When I met the Alabama novelist Cassandra King, I liked her so well I married her. Now we both write novels in the same house, in writing rooms that overlook a saltwater lagoon where great blue herons hunt, ospreys dine, and egrets line the banks like pillars of tule. In this house, I have taken great pleasure in watching a novelist other than me form the blueprints, first drafts, and patient architecture of a novel. For two decades, Cassandra was married to a Methodist minister, an experience she fictionalized in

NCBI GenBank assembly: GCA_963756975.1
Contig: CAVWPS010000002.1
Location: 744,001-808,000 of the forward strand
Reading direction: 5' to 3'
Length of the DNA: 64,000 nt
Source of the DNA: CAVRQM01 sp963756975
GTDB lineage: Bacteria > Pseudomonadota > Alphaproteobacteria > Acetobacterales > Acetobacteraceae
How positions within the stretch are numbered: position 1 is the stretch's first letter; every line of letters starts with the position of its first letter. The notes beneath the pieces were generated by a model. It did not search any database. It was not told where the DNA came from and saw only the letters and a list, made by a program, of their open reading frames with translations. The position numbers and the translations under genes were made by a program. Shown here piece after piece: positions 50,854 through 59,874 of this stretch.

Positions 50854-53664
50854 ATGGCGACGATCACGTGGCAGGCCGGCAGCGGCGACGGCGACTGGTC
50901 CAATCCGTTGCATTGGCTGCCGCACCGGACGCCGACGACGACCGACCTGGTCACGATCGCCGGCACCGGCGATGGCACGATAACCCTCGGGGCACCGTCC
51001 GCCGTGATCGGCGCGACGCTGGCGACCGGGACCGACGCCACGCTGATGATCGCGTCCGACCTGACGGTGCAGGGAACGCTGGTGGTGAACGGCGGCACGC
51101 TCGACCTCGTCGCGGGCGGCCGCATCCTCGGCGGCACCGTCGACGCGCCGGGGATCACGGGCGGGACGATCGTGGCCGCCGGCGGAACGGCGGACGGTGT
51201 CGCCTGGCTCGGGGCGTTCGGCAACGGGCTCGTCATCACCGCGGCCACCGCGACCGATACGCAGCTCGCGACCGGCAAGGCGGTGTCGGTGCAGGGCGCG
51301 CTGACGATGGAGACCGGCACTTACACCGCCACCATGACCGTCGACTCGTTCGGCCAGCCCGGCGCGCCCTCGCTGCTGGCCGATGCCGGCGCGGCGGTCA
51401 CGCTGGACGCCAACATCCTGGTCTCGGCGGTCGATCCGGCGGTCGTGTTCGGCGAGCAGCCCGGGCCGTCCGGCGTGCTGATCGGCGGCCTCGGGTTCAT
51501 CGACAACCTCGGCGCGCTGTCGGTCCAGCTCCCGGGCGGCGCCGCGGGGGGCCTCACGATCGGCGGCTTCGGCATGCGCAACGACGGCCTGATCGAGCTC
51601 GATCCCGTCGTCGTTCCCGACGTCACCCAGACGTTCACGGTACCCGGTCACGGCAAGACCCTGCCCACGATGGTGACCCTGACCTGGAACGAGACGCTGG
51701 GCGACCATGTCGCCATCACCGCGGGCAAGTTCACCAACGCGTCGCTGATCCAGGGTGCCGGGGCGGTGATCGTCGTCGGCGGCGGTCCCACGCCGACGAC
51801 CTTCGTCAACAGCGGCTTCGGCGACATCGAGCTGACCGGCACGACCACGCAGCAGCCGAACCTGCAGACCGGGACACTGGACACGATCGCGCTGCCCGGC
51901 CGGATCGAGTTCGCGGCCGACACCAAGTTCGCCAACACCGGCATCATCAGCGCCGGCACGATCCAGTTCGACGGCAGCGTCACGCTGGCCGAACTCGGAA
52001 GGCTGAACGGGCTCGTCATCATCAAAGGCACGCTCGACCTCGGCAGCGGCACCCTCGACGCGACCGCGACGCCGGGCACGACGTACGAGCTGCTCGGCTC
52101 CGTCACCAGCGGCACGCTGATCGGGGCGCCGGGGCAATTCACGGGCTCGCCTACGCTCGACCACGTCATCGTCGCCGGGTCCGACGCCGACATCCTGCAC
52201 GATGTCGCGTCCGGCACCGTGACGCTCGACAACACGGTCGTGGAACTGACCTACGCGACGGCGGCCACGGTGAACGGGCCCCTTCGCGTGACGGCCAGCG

The Sunday Wife. The book revealed a whole new world to me because it reads like a field manual of survival in a regiment about to go into battle. The intrigues and power struggles among the clergy are both hilarious and shocking. Her descriptions of the church committees are devastating, her ear for dialogue as accurate as Jane Austen’s. I loved this book, but hey—I’m prejudiced.